Thursday, November 7, 2013

'X-Force' Launches With a Deadly New Group in February

USAToday: When Marvel Comics' original X-Force comic book launched in 1991, the first issue sold 5 million copies and remains one of the best selling of all time.

It was all a bit before the time of British writer Simon Spurrier (X-Men Legacy), yet he's taking the heightened violence and uncompromising tone of the X-Men franchise's past and turning it up to 11 in an all-new X-Force series launching in February with artist Rock He-Kim.

Dennis Hopeless' Cable and X-Force and Sam Humphries' Uncanny X-Force, both of which have been keeping the team name alive, will end their runs early next year after their four-part "Vendetta" crossover. 

There's an X-Force movie in development, to be directed by Jeff Wadlow (Kick Ass 2) — "the elephant in the room" — so Spurrier admits he's focused on having his clandestine and relevant special-ops squad stick to tradition and be dedicated to protecting the mutant cause with a no-holds-barred mind-set.

While his group — including team leader Cable, telekinetic Psylocke, loose cannon Marrow and artificially created secret agent Fantomex — is a dangerous one, the writer wants to explore the nature of their naturally destructive tendencies and possibly question them.

"What I've taken from those early X-Force episodes is a take-no-prisoners attitude towards action," Spurrier says. "But I like to think I've injected a little post-millennial sophistication, too."

"This isn't a steroidal macho-fest: It's a slick, nasty, oh-so-grim beast that'll cut your throat and blow up your headquarters before you even know it's there."

The first X-Force arc launches in the wake of a destructive event known as the Alexandria Incident, which has caused ripples through the intelligence communities around the world, damaged human/mutant relations, killed 3,000 people and, as Cable's concerned, changed the overall landscape in more ways than first thought.

X-Force arrives to figure out the who and why of it, and they'll be meeting a slew of global secret superhuman agents, specifically a new player "with a very unique — and very dangerous — mandate that connects back to something truly amazing from the wider Marvel canon," Spurrier says.

The series will lean heavy into Bourne-style espionage, though more proactive and faction-oriented.

Every nation in the Marvel Universe employs superhuman agents to pursue covert agendas — such as S.H.I.E.L.D., for example — and Spurrier says this new X-Force team acts as the "dirty-tricks department" for the mutant population to not just save the world but to make sure their race still has a stake in it.

That means assassinating threats and stealing technology and intelligence when situations call for it.

Spurrier sees X-Force as a metaphor for the prevalence of covert technology and intelligence-gathering agendas in the modern world.

"Switch on the news and you've got unmanned drones violating international borders, governments listening in on their enemies — their allies and their own civilians alike, —unregistered aeronautical tech deployed in the field, defected oligarchs dying of radiation poisoning, whistleblowers vilified and so on," the writer says. 

Through the lens of the Marvel Universe, it means X-Force needs to look out for mutants or wind up "being sidelined, marginalized, scapegoated and eventually hushed up, one secret mass grave at a time," Spurrier explains. 

"So we're playing with a lot of layers here. Factionalism, politics, violence, plus all the very human-level dramas that underpin any good team book."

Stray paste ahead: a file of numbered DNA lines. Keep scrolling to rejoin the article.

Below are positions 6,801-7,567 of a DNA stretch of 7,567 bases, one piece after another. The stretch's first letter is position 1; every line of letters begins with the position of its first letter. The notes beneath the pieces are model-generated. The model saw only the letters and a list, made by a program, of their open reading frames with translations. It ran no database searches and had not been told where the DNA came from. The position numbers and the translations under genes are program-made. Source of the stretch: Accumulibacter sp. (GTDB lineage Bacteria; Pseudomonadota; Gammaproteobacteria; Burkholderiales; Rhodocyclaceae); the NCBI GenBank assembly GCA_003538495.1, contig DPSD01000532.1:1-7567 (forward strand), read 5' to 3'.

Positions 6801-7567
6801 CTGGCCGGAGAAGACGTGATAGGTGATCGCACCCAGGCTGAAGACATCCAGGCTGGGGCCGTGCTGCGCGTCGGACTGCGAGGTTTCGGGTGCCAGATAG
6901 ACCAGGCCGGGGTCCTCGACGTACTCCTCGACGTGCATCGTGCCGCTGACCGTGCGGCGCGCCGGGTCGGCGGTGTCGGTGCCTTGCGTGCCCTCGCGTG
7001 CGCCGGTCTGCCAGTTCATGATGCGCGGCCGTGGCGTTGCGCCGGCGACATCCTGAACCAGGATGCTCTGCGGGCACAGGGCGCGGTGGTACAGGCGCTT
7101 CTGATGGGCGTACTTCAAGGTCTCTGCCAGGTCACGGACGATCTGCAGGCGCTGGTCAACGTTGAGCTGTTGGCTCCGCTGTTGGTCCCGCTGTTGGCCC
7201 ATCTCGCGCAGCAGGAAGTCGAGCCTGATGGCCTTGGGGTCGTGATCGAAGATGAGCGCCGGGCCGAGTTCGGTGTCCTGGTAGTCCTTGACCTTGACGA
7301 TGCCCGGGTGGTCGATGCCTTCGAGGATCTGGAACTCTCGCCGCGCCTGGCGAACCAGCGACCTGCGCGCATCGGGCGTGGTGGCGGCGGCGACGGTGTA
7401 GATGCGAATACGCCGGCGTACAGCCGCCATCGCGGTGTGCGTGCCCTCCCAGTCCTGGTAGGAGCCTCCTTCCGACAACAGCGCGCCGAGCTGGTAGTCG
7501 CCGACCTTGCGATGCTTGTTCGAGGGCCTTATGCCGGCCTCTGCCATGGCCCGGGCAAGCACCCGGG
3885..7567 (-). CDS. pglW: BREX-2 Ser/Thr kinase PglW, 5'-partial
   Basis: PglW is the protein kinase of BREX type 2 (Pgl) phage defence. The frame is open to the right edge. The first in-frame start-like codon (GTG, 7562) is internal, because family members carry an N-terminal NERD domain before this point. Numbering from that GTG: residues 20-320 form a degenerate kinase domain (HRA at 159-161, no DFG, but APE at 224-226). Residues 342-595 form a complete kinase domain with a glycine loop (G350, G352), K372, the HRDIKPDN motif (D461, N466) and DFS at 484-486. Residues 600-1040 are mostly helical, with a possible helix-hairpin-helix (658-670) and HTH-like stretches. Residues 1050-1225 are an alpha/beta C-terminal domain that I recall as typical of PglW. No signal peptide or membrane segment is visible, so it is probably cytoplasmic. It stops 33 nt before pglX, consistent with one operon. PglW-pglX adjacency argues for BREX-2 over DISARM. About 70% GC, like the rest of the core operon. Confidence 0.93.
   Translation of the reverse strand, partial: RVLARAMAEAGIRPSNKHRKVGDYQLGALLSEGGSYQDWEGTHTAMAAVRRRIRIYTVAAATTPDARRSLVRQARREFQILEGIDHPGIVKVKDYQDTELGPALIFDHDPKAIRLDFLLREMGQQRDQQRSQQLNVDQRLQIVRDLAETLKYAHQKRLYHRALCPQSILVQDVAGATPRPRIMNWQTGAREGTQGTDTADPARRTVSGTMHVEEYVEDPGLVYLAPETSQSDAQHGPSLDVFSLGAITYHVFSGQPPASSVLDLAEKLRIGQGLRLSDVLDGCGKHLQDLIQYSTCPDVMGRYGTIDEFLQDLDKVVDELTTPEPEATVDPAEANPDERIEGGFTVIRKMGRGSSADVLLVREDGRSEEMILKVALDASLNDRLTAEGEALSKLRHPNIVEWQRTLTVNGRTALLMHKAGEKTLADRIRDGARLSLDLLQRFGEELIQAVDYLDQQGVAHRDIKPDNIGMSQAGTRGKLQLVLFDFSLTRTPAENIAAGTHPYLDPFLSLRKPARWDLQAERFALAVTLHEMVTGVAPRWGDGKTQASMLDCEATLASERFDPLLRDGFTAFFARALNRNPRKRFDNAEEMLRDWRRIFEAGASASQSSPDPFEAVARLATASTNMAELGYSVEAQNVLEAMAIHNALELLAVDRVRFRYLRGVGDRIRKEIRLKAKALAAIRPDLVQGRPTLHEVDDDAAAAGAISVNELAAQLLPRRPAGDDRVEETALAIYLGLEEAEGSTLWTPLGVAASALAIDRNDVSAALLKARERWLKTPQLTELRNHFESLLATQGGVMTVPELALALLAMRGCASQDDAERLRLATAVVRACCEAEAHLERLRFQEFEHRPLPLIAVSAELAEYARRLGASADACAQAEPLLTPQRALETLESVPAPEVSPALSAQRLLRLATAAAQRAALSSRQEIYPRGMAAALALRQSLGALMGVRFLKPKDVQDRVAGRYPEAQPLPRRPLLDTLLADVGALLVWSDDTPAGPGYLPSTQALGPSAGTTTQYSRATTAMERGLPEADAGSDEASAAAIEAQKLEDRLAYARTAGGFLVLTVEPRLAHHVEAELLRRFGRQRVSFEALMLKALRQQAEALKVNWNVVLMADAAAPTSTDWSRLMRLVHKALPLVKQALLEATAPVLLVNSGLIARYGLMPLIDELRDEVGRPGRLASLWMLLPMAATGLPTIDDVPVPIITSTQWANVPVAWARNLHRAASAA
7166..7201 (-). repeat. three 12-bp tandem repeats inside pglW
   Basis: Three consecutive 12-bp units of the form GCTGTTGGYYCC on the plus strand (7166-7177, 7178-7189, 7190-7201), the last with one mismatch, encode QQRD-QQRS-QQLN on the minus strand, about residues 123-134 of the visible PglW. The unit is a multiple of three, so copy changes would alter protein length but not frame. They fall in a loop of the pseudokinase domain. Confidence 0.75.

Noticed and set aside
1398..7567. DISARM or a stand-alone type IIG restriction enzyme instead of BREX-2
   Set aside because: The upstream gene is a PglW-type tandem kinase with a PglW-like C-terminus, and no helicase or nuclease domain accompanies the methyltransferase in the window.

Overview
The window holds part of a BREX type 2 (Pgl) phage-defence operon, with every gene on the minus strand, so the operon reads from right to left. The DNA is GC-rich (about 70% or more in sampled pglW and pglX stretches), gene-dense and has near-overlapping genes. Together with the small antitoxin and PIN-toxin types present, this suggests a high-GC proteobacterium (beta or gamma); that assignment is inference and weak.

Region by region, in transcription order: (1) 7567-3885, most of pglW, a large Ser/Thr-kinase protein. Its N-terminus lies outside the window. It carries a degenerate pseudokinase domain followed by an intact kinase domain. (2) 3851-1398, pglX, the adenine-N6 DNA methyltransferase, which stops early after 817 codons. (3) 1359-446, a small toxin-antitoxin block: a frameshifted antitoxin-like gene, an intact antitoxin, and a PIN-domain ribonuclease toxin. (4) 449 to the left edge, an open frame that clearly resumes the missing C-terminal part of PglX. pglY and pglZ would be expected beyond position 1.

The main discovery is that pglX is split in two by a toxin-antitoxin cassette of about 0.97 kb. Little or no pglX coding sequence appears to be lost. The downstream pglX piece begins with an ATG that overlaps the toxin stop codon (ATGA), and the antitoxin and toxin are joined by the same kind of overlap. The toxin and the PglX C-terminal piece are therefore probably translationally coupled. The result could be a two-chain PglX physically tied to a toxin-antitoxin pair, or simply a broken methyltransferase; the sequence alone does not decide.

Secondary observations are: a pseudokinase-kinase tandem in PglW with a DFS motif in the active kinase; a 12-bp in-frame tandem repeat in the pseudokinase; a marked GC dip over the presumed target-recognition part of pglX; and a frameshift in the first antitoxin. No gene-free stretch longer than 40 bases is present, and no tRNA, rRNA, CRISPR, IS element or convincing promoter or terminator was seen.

And there's a lot of drama with this team, starting with Cable, whom Spurrier describes as Clint Eastwood's Man with No Name "if he'd grown up in a desolate future of crippled super-tech with extraordinary psychic skills."

He's a grizzled and determined guy, and the writer imagines Cable communicating in clipped quiet snaps — "like saving ammo," as Spurrier says one character puts it — and is utterly unstoppable when it comes to pursuing his outcomes or defending his daughter Hope.

"The best way I can put it is that he's carved from stone, but if you dared looked him in the eye all that boiling rage and hope and passion would knock you off your feet," says the writer.

A British aristocrat whose soul has been transplanted into the body of a Japanese assassin, Psylocke is not surprisingly dealing with uncertainties about identity, purpose and aim, according to Spurrier.

"She's almost unrivaled when it comes to stealthily killing enemies and yet she's trying her damnedest to pursue a non-lethal path," he says. "As we shall see, it's not an easy transition."

In addition to being designed to be the greatest at three things — thief, killer and secret agent — Fantomex comes armed with a detachable nervous system that can transform into a fully mobile flying saucer as well as some unresolved romantic issues with Psylocke that will play out in a destructive fashion.

"He's a wonderful bundle of extreme coolness and gentle insanity. He chooses to speak with an outrageous French accent because it makes the world a better place," Spurrier explains. "It's been programmed into his genes that he's literally incapable of conceiving that anything could be greater than himself — which sounds kind of cool, though if you think it through that's actually a sort of torture."

"This is a guy forced to spend his life living up to his own messianic expectations of himself. I figure that's enough to drive anyone secretly insane."

The final of the four core members is Marrow. Her bones can grow at an extraordinary rate, and she can make them come through her skin and then use them as weapons.

It's hard to keep that sort of thing a secret, especially from normal society, so she's lived a life full of bitterness, struggle and exclusion. Spurrier figures she's the team's Tank Girl or Cara "Starbuck" Thrace in that she's edgy, kind of crazy, unpredictable but wholly watchable.